5. Build a community
Development over time
Course planning is an iterative process, and it is normal to go back and forth between the various stages. A specific teaching activity can demonstrate that students learn other things than you had planned, and you can go back to step 1 and 2 to nuance the learning goal and adjust the plans for assessment accordingly. Some teachers will also discover that the intended learning outcomes cannot be implemented in practice within the framework conditions for the teaching, or that the students lack relevant prior knowledge.
From semester to semester, it is normal to want to keep developing the course, and backward design is a flexible framework for continuous development.
Build a community
An important part of the work to develop good teaching at UiO is to try to make the previously individual teaching practices public. Good conversations about the what, how and why of teaching will contribute to more knowledge, more research-based teaching, and increased student learning.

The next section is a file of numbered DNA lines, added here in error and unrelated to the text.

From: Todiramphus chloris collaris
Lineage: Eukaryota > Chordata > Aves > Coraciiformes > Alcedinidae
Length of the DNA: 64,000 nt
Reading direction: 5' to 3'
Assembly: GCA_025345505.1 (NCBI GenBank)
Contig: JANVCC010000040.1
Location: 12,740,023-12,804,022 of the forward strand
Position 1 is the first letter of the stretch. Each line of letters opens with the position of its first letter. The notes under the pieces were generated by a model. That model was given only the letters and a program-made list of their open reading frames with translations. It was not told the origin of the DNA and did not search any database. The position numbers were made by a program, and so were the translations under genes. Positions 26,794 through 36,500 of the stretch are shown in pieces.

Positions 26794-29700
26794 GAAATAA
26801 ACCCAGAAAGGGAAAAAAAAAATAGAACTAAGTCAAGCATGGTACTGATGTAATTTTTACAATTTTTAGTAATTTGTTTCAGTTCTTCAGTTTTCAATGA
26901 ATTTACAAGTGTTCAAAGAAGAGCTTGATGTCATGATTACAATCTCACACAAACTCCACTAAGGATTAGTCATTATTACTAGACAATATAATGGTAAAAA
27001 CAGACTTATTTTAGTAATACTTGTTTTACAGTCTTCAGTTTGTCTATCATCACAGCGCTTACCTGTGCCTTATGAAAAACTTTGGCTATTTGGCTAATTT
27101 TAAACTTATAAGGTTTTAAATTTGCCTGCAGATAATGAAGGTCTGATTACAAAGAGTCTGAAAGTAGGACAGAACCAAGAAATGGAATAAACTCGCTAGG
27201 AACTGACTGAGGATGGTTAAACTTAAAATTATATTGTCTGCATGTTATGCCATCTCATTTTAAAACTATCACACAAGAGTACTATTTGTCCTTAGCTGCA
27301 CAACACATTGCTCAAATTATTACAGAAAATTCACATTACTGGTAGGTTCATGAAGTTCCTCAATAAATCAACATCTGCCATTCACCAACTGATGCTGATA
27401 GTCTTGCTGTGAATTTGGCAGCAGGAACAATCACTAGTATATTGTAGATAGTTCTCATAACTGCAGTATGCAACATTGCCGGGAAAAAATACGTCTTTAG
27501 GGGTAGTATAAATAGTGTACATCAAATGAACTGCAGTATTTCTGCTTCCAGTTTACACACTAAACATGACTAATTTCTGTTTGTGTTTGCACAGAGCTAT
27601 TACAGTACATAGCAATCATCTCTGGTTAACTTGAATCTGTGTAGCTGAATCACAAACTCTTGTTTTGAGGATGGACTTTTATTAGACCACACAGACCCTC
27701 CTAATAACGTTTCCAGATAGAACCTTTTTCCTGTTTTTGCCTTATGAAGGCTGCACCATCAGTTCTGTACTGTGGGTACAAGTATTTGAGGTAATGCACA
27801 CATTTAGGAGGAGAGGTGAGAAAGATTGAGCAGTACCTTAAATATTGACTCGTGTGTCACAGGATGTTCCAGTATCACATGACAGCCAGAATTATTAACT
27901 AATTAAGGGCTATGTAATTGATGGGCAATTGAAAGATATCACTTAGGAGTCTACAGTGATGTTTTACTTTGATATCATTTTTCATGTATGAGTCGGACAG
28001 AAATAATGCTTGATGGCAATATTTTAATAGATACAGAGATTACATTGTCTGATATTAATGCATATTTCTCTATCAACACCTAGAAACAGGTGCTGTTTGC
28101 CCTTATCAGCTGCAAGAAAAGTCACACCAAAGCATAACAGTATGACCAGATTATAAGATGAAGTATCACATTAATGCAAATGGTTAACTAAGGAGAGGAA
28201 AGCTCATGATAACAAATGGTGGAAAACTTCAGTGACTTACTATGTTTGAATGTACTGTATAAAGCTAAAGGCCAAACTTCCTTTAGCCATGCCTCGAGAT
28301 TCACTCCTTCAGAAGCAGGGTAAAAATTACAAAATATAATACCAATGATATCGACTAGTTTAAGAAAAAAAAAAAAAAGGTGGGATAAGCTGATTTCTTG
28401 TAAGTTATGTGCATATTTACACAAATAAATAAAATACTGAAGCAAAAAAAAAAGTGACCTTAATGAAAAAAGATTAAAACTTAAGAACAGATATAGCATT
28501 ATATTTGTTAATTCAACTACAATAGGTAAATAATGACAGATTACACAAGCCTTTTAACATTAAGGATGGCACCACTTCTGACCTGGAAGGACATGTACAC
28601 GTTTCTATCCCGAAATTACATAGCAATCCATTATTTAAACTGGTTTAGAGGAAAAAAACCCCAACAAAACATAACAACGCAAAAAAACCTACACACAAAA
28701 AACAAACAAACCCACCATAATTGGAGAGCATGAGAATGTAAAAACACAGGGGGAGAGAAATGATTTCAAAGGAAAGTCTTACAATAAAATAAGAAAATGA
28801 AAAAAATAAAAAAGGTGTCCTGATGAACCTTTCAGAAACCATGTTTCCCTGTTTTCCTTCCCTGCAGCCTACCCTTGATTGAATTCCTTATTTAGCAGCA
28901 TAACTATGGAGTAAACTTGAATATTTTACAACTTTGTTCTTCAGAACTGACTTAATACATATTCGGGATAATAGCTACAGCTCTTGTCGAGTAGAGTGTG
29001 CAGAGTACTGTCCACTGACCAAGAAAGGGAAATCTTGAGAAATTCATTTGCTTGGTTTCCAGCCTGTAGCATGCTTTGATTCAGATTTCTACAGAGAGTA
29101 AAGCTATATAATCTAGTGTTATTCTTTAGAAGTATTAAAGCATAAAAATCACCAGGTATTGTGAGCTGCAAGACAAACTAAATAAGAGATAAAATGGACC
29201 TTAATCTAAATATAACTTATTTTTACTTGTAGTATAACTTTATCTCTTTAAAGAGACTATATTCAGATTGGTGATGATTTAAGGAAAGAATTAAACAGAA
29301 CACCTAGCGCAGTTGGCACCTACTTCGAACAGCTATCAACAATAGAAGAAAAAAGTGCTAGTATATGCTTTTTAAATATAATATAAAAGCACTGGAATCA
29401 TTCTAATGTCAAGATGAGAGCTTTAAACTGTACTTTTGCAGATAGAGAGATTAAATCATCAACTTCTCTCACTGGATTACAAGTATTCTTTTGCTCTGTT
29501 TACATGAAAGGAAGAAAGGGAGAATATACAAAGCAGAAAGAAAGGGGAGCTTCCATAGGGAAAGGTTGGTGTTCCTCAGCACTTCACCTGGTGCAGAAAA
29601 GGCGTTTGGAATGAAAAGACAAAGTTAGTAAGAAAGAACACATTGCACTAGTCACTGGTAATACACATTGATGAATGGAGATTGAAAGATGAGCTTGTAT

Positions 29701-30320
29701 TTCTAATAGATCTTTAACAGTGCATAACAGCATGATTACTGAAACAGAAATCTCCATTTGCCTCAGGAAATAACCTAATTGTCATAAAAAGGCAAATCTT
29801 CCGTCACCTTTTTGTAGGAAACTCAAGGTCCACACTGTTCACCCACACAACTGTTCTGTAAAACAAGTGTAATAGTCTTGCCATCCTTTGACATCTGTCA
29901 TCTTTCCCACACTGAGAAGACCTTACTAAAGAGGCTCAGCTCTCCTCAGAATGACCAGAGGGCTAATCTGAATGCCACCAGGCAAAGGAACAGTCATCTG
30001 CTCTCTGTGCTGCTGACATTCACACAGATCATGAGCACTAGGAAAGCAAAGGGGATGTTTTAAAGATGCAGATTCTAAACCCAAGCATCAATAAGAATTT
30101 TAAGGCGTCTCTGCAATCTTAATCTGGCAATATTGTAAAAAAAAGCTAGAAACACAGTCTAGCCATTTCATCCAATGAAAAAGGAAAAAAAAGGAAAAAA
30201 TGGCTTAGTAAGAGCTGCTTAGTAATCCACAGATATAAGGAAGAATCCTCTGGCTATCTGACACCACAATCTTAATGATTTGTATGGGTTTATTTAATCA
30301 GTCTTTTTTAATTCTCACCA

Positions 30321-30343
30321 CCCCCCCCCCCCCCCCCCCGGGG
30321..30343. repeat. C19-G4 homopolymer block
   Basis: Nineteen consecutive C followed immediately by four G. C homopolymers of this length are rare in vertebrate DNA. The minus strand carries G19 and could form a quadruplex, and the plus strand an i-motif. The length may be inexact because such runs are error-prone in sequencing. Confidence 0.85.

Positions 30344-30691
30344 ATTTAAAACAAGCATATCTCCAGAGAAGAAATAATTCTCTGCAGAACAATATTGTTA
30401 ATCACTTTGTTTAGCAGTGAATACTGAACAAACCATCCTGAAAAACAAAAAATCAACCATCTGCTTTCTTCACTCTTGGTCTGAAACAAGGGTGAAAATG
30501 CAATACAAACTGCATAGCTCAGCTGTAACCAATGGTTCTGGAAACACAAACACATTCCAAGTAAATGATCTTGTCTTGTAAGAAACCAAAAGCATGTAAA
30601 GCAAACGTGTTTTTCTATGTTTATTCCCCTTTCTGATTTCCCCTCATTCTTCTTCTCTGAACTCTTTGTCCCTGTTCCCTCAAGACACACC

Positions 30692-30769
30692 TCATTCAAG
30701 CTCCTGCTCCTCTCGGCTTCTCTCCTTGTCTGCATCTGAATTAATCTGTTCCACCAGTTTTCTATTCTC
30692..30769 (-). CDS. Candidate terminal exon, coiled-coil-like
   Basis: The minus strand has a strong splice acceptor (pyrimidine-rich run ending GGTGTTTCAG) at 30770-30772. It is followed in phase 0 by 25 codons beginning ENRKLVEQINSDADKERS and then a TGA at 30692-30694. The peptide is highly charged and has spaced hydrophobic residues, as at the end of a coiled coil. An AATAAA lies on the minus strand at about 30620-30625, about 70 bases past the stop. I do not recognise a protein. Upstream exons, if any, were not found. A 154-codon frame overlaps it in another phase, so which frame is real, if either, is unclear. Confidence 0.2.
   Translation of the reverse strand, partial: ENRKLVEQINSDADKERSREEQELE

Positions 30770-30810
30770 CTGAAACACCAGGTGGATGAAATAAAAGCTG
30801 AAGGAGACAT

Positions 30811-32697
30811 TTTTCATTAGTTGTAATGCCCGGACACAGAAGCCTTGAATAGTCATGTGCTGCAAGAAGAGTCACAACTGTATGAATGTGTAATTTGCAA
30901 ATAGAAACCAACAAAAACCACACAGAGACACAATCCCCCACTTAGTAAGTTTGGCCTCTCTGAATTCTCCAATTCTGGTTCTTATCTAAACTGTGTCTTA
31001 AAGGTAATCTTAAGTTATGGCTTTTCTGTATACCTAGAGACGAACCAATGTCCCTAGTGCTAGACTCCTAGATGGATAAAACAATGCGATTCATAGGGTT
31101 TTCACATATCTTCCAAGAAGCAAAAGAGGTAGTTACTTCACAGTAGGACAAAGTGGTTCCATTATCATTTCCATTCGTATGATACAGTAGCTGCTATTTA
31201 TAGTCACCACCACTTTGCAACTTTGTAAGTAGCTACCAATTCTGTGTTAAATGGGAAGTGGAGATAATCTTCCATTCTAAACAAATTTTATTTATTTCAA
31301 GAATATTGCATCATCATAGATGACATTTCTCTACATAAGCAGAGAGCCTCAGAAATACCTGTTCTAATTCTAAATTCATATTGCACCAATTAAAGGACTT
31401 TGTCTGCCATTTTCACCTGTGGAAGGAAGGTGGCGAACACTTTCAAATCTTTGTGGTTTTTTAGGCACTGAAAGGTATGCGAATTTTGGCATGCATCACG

To achieve this, you need a community. You are not alone in your teaching, and you are encouraged to use your colleagues for discussions and support. Many faculties have dedicated resources who can contribute to such discussions.
Documentation of educational development is compiled in a teaching portfolio, and is relevant for employment, promotion and teaching merits.
The teaching portfolio may contain reflections on your own teaching philosophy, examples of course plans and student evaluations, as well as documentation of changes in teaching practices that show development over time.
The educational development at UiO focuses on the so-called Scholarship of Teaching and Learning (SoTL) principles:
- Students' learning in focus
- Reflection on own practice and development over time
- A research-based approach
- Sharing knowledge in a collegiate community
The goal is for everyone who teaches to take a researcher's perspective on their own teaching, and contribute to the development of education at UiO over time. These web pages about course planning with backwards design is a key part of this work.
Questions for the road ahead:
- What minor change do you plan to make the next time you teach?
- How do you plan to document the effect of the change?
- How will you manage changes to your teaching along the way?
- How can students' prerequisites help shape your teaching?
- How will the framework conditions (time, space, resources) affect your teaching?
- Can you invite colleagues to observe you for input and support?
- How can you contribute to an environment of educators at your local institution?